conditioned by poverty and the absence of privacy.

The sexuality of working-class women was:

150

An average house in the United States today contains approximately 1,500 to 2,000 square feet. In Leeds, England, in the 1840s, an average house contained _____ square feet for an entire family.

the degeneration of social controls present in villages but missing in urban centers.

Illegitimacy in pre-industrial Europe was in the very low single digits but rose significantly - to 25 and 33 percent in some countries - following industrialization. A primary cause of this was:

mines.

Children commonly worked from a very young age; most in Britain worked in:

class.

As a result of the Industrial Revolution, people of the 19th century viewed one another through the lens of:

All of these.

The Industrial Revolution caused changes in which of the following areas?

True

The Industrial Revolution lead to the development of a great many capital-intensive enterprises, new ways of organizing people's labor, and the rapid growth of cities.

True

Of all the changes produced by the Industrial Revolution, perhaps the most revolutionary was in the new forms of energy that were discovered.

True

The Industrial Revolution intensified human labor much more often than it eased it.

True

Britain's cotton industry was a direct result of the tariffs protecting the British wool industry, which prohibited imports of Indian cottons.

False

While the spinning mule could make two- to three-hundred times as much thread as a hand spinner could, the quality of the new thread was weaker and thicker.

False

Only after a series of factory acts was the employment of children in mines and mills under the age of 18 made illegal.

False

The first modern railway connected Stockton to Manchester to transport coal from the mines.

True

Railways were constructed almost entirely without aid of machinery.

True

In 1860, the largest single occupational category in Great Britain was the agricultural labor.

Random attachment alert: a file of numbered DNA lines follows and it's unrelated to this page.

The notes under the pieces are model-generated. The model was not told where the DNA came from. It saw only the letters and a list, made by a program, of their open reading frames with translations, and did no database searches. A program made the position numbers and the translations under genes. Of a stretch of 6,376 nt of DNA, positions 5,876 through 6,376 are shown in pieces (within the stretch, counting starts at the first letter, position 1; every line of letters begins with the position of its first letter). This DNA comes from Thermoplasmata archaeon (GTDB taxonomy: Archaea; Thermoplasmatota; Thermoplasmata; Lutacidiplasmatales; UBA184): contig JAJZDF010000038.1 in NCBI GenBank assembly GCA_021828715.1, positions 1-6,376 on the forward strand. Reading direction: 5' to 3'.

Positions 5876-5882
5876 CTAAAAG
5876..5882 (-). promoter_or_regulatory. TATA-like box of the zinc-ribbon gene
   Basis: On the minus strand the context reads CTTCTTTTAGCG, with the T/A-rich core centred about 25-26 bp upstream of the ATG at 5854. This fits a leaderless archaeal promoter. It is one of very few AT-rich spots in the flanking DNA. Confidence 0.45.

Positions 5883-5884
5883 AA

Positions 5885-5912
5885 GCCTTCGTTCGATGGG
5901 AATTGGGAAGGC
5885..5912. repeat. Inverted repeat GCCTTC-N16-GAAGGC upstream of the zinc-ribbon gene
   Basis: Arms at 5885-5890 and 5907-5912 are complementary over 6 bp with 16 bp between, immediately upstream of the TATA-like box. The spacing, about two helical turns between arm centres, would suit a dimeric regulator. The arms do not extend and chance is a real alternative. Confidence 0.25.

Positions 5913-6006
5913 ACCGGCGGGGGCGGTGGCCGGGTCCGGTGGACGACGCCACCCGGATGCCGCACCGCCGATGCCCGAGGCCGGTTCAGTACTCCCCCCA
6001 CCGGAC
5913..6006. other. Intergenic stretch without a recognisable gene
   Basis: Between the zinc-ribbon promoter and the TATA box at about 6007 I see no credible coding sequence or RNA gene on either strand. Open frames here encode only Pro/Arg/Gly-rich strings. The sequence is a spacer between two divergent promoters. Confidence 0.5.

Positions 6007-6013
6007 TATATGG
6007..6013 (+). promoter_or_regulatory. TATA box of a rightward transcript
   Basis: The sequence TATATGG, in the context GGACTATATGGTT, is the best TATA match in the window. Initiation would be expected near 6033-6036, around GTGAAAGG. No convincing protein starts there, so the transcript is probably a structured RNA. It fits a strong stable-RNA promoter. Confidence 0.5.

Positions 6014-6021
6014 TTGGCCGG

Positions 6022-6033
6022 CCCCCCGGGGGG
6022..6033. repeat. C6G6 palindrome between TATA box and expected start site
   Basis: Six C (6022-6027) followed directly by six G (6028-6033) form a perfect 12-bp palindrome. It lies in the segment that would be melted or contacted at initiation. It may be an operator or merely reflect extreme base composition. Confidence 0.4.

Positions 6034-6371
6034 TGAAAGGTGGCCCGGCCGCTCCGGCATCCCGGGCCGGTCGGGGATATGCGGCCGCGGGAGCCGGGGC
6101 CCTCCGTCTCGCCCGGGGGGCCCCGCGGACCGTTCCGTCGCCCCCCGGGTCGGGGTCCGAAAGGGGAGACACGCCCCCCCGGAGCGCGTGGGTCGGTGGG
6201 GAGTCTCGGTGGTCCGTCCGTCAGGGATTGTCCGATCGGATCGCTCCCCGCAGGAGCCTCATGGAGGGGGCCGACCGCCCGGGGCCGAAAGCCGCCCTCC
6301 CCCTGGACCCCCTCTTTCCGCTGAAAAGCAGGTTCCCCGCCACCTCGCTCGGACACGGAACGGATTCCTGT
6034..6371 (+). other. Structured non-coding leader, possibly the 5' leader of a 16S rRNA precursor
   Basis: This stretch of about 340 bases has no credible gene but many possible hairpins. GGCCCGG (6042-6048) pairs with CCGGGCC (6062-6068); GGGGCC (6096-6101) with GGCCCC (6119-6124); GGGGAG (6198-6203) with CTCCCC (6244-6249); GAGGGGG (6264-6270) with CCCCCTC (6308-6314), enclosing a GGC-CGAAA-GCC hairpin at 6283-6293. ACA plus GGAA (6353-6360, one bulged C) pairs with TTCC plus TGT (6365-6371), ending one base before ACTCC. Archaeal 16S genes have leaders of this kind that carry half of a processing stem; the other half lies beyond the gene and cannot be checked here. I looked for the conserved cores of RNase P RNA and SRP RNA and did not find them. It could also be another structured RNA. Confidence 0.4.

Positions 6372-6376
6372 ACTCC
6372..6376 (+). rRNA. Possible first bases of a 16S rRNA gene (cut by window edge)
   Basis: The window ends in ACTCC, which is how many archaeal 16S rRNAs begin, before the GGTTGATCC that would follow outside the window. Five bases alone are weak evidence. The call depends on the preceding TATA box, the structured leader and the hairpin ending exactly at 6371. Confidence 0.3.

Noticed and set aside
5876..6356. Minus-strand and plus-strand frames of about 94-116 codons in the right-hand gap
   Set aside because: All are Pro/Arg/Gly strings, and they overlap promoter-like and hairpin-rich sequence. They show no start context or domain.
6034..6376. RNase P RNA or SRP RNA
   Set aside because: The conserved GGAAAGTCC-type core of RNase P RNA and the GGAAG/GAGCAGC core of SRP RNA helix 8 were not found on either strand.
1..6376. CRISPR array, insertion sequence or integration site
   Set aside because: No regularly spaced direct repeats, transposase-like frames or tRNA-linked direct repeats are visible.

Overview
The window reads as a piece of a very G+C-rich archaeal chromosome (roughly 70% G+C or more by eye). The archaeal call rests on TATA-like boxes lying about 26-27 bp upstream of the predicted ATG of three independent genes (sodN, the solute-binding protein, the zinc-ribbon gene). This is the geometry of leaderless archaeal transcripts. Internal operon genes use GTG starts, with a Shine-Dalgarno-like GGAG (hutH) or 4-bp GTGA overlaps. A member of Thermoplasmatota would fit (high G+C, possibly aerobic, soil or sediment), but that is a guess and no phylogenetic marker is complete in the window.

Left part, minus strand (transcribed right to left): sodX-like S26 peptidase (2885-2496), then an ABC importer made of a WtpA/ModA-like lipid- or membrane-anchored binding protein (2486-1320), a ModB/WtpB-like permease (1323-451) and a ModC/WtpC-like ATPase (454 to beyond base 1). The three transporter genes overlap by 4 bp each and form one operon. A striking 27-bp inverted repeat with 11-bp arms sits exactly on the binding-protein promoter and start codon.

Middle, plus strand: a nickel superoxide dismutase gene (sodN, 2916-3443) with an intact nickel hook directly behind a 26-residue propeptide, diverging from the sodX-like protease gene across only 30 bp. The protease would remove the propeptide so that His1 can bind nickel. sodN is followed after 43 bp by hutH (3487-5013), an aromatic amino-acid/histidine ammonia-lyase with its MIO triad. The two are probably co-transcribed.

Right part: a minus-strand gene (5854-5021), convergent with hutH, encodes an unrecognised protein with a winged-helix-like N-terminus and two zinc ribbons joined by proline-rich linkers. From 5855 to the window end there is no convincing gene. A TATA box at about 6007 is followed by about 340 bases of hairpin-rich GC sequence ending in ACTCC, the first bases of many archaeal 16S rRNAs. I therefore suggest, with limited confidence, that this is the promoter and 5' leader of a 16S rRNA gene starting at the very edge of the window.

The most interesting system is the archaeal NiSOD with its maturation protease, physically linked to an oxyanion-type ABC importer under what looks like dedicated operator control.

True

Most prostitutes were women who were trying to manage during a period of unemployment, rather than professional sex workers.

True

Balzac believed the changes of the French Revolution and industrialization had merely replaced an old aristocracy with a new one: a materialistic middle class.

False

Wealth had the cenral role in forming a middle-class identity.

True

Middle-class leisure included concerts, parks, bathing spots, museums, and even department stores.

True

The new innovation of apartment living in Paris meant the rich and the poor would often inhabit the same building.

False

While the housing in the cities did not allow for gardens, families were able to gain access to good, cheap food at city markets , thanks to the increasingly inexpensive transportation systems.

Tsar Alexander I

In the years following the Napoleonic Wars, who fashioned himself as the "liberator" of Europe?

Prince Klemens von Metternich.

Although many nations participated in the Congress of Vienna, the guiding hand was attached to:

the principle of legitimacy.

The principal idea that guided the Congres of Vienna was:

became an independent kingdom under tsarist control.

After 1815, Poland:

was another name for the alliance signed by Austria, Prussia, Britain, and Russia.

The "Concert of Europe":

in suppressing revolution.

The Troppau Memorandum, which was signed by Russia, Prussia, and Austria, called upon the signatories to aid one another:

Austria, Russia, and Prussia.

Some members of the Concert of Europe which allied themselves in the Holy Alliance were:

the Monroe Doctrine.

The revolutions in South Amercia were aided in 1823 when the United States issued:

initiated by an elite corps of Russian army officers.

The Decembrist Revolt of 1825 was:

Constantine.

The military officers who carried out the Decembrist Revolt in Russia upon the death of Alexander I wanted his brother, _____, rather than Nicholas as Tsar.

pitted various Greek groups against the Ottoman Turks.

The Greek war of independence.

all of these.

A moder ideology that was first articulated in the 19th century following the defeat of Napoleon was:

the plight of the agricultural laborers.

Nineteenth-century liberals were least concerned with:

liberals.

The writings of the 17th century political philosopher, John Locke, formed the basis for English:

the monarchy.

The basis of 19th century conservatism was a belief in political stability which the conservatives thought would be guaranteed by:

Jeremy Bentham.

One of the most influential British liberals and author of The Principles of Morals and Legislation was:

expanding the franchise.

A distinction may be drawn between liberals and republicans on the issue of:

New Lanark, Scotland.

The utopian socialist Robert Owen put his beliefs into practice in his cotton factory in:

gave an empirical report describing the misery of British factory workers.

In The Condition of the Working Class in England, Friedrich Engels: